This brief uses nationally representative data from the December 2021 round of the Urban Institute’s Well-Being and Basic Needs Survey to examine patterns in access to paid family and medical leave among workers ages 18 to 64.
Today’s social safety net faces pressure from economic forces and a changing labor market that threaten to exacerbate poverty and leave struggling families further behind. Policy shifts at the federal and state levels and anticipated funding shortfalls could limit people’s access to programs that help them meet their basic needs.
The Urban Institute’s From Safety Net to Solid Ground initiative sheds light on how these potential changes could affect the lives of individuals and families across the country. Building on Urban’s track record of rapid response research on health and tax policy proposals and deep expertise on federal safety net programs, we offer timely insights on federal and state policy changes to Medicaid, the Supplemental Nutrition Assistance Program, housing assistance, and other social service programs. Specifically, we are examining the implementation and potential impact of expanded work requirements, time limits for participation, expansion of “public charge” and other regulatory changes, changes in eligibility rules and benefit levels, and funding cuts to federal discretionary programs.
The data and insights we deliver help decisionmakers, advocates, practitioners, and philanthropic leaders understand the expected outcomes and unintended consequences of policy choices. Our work encompasses the following:
Forecasting the Impact of Safety Net Policy Proposals
Through microsimulation tools, including the Analysis of Transfers, Taxes, and Income Security model, we assess the reach and adequacy of individual safety net policies and programs and how they interact. These tools also allow us to estimate impacts of policy changes at the state and federal levels for individuals and families.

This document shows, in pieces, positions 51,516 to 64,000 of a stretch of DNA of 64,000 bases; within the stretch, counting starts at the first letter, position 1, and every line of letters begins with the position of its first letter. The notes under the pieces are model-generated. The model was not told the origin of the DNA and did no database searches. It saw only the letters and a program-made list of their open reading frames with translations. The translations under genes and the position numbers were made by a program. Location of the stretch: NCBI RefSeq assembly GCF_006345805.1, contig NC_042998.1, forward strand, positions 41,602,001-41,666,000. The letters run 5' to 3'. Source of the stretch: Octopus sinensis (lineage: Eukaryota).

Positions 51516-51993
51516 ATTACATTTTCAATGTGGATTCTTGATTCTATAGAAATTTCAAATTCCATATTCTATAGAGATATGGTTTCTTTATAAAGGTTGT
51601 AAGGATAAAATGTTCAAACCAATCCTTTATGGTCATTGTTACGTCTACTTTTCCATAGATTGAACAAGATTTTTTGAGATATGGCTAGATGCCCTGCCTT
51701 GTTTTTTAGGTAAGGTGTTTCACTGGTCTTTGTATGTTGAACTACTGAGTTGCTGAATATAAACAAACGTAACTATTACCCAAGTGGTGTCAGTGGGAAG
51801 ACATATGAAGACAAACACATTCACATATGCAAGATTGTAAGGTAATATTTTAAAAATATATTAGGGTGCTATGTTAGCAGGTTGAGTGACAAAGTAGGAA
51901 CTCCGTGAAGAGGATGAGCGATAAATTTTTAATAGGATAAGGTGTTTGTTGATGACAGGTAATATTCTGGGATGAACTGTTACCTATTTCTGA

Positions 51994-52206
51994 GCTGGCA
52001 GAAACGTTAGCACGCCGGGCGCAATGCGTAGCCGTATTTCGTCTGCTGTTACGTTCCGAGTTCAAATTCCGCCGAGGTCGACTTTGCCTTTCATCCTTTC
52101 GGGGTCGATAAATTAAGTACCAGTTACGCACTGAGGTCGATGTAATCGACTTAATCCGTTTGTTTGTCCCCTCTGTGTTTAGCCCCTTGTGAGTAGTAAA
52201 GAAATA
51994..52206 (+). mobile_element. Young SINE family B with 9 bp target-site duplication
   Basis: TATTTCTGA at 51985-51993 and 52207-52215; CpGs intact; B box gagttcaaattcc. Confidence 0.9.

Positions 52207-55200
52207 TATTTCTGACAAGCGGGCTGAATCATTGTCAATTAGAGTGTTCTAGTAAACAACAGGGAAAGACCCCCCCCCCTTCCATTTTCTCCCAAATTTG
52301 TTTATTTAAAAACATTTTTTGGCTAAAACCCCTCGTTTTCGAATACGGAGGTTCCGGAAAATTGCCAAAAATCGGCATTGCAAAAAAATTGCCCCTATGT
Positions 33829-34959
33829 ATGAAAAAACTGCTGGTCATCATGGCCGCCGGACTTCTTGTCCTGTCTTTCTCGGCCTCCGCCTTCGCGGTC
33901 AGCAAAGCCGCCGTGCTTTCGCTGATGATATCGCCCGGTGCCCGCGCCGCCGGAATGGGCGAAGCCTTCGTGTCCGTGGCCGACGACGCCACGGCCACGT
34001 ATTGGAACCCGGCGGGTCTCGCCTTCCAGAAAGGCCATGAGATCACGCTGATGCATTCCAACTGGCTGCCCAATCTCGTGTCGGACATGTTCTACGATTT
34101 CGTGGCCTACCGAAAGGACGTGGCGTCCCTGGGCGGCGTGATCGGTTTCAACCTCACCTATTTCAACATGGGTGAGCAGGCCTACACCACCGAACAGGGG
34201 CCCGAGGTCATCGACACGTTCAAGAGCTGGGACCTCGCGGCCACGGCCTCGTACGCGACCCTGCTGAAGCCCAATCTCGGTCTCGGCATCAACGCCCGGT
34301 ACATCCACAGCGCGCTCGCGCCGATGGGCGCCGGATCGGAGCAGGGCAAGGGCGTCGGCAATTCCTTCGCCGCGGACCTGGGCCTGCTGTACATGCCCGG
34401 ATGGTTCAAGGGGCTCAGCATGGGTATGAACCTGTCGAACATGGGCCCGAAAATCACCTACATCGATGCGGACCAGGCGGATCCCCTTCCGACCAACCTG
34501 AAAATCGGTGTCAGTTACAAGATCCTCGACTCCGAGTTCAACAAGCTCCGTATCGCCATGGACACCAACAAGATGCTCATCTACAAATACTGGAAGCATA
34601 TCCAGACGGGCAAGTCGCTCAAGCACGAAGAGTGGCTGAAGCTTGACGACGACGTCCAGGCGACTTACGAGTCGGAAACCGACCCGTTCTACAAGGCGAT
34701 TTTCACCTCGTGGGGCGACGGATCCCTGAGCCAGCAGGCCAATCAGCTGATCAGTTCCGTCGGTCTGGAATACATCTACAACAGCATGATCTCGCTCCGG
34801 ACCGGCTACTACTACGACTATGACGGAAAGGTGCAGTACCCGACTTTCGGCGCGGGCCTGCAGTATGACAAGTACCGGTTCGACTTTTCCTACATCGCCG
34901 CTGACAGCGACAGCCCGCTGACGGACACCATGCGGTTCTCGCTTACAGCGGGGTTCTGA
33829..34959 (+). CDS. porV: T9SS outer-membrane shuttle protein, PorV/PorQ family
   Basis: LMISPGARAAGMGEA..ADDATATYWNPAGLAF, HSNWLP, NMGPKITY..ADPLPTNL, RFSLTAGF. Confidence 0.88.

Understanding Who Uses the Safety Net and How They Use It
We use census and administrative datasets to understand the economic characteristics and health and educational barriers faced by people who rely on safety net programs to ensure policy changes and solutions match people’s needs.
Analyzing How States Manage Policy Changes and Funding Shifts
We investigate how states might reconfigure their social safety net programs, adopt new approaches, and absorb potential reductions in funding from federal budgets or shifting tax revenues.
Assessing Families’ Health and Well-Being
Through the new Well-Being and Basic Needs Survey, we track changes in health and well-being that could result from shifts in safety net programs. This annual survey measures people’s job quality and security, access to food and health care, optimism and confidence about the future, and family stability. We also document how families experience policy changes in their everyday lives.
Reimagining Safety Net Programs at a Time of Rapid Change
We know that the 21st century calls for a new kind of safety net. We partner with policy organizations, advocates, and other changemakers to develop an evidence base for what policies and programs could effectively help individuals and families living on the brink achieve dignity, autonomy, and economic success.